The Board gave consideration to a presentation on Poverty by Councillor Cath Ball, Deputy Cabinet Member (poverty) and the Policy Manager.
The Board established in March 2020 a task and finish group to ascertain the nature and extent of strategies and services designed to address poverty as well as inequality and disadvantage. Members were informed that since March 2020, the unemployment rate in the Borough had increased by more than 5,000. By October there were 13,680 claimants in Oldham, 5,355 of those were due to Covid-19. The £20 uplift for Universal Credit claimants was due to end on the 30th April however many people relied on the uplift.
Members were informed of the poverty governance and structures. The Poverty Agenda Group were made up of community groups, residents and partnership organisations including the Department for Work and Pensions (DWP). Issues would be passed on to the Poverty Steering Group consisting of Officers, Action Together and the DWP, updates would then go back to the Poverty Agenda Group putting residents and community groups in the centre of the Poverty Framework.
Members were provided with the aims that the Greater Manchester Poverty Group which had asked all Councils to sign up and to work on. Officers were currently in the process of updating the Equality Strategy and the socio-economic aspect however the socio-economic duty was removed from the Equality Act by the Government in 2012. The Steering Group had agreed further actions which would be progressed with the use of two Officers working on the issues half a day a week.
Members were informed of the work ongoing with the Children’s Society scrutinising Oldham’s Local Welfare Provision, Get Oldham Working’s project to help residents with clothes for interviews and the Reel Group who helped with the food bank and had recently found a premises to run the Cloths Rack. The Warm Homes Scheme had liaised with energy companies to provide emergency packages to prevent families from being cut off. In 2018, 11.7% of the population in Oldham were in fuel poverty however due to the unprecedented pandemic the percentage would now be higher.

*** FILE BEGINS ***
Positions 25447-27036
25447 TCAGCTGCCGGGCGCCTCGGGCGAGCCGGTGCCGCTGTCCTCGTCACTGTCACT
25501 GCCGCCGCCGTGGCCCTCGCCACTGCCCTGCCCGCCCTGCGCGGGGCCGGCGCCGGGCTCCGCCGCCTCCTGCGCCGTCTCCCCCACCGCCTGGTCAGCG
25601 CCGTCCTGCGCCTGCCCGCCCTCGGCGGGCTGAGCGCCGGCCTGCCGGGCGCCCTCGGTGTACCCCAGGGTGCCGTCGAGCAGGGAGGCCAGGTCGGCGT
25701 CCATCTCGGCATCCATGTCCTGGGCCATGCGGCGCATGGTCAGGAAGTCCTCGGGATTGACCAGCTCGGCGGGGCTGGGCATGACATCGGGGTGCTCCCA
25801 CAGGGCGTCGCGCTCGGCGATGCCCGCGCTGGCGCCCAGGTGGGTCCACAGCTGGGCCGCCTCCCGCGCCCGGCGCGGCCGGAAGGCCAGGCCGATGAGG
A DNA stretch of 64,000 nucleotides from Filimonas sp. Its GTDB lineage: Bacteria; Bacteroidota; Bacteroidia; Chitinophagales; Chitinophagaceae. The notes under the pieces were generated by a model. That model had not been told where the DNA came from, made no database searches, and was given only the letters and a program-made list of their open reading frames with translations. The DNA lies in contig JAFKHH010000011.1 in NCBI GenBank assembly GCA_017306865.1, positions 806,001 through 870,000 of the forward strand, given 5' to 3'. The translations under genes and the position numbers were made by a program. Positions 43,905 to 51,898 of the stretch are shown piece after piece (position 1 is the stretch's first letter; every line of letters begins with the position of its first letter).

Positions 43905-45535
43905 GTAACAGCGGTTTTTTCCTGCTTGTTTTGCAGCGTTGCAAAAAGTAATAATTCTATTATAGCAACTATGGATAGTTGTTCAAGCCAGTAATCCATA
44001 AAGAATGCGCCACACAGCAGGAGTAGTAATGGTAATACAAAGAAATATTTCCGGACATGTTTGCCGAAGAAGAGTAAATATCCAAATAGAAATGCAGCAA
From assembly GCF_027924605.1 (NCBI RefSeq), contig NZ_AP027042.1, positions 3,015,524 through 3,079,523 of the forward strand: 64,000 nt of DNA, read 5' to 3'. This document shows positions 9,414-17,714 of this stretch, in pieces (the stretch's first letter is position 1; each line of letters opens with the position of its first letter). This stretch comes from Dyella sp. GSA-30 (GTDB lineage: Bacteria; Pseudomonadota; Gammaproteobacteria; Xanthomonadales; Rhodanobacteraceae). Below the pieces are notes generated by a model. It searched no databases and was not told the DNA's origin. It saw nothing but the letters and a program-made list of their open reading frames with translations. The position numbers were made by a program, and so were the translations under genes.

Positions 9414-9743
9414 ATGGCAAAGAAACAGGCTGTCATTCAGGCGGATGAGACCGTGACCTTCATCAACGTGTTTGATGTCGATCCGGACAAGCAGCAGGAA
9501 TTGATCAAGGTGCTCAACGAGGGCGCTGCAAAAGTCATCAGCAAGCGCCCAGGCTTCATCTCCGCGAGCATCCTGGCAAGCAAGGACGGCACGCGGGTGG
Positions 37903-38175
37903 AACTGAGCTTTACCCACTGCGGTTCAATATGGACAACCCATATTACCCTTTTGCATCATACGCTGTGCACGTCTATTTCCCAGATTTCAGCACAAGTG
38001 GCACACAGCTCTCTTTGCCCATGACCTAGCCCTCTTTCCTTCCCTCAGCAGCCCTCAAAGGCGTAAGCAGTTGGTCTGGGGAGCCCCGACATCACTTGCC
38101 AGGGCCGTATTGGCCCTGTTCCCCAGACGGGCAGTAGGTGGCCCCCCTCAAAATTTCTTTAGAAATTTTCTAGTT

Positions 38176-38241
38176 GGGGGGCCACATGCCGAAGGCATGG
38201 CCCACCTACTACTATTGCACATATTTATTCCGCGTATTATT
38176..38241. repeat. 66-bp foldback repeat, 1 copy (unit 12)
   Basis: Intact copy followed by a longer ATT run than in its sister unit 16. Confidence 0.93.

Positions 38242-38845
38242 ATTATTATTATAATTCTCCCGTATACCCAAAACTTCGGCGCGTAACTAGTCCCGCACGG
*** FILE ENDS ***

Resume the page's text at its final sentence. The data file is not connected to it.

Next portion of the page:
The Covid-19 pandemic had highlighted the UK’s digital divide which amplified the impact of social isolation and loneliness particularly for those shielding such as older people and those with serious health conditions. Many young people fell outside of national programmes to aid remote learning. The Greater Manchester Mayor had called upon businesses to support young people through donations of unused digital devices or a £300 donation that would ensure the young person could continue their education through the purchase of a digital kit bundle.
A number of projects had been set up to help residents with food packages from groups such as the Bread and Butter thing, Family Pantry, Family Action, the European Islamic centre and many others. The Ancora Project was now back at the Foodbank and the Greater Manchester Poverty Group aimed to have financial support available at all Foodbanks. Oldham was in the process of preparing a Food Security Strategy as well as providing Holiday food through Government funding for half term and Easter. A separate fund would be provided for the summer half term and the summer holidays.
1. The presentation be noted.
2. The report be referred to Cabinet.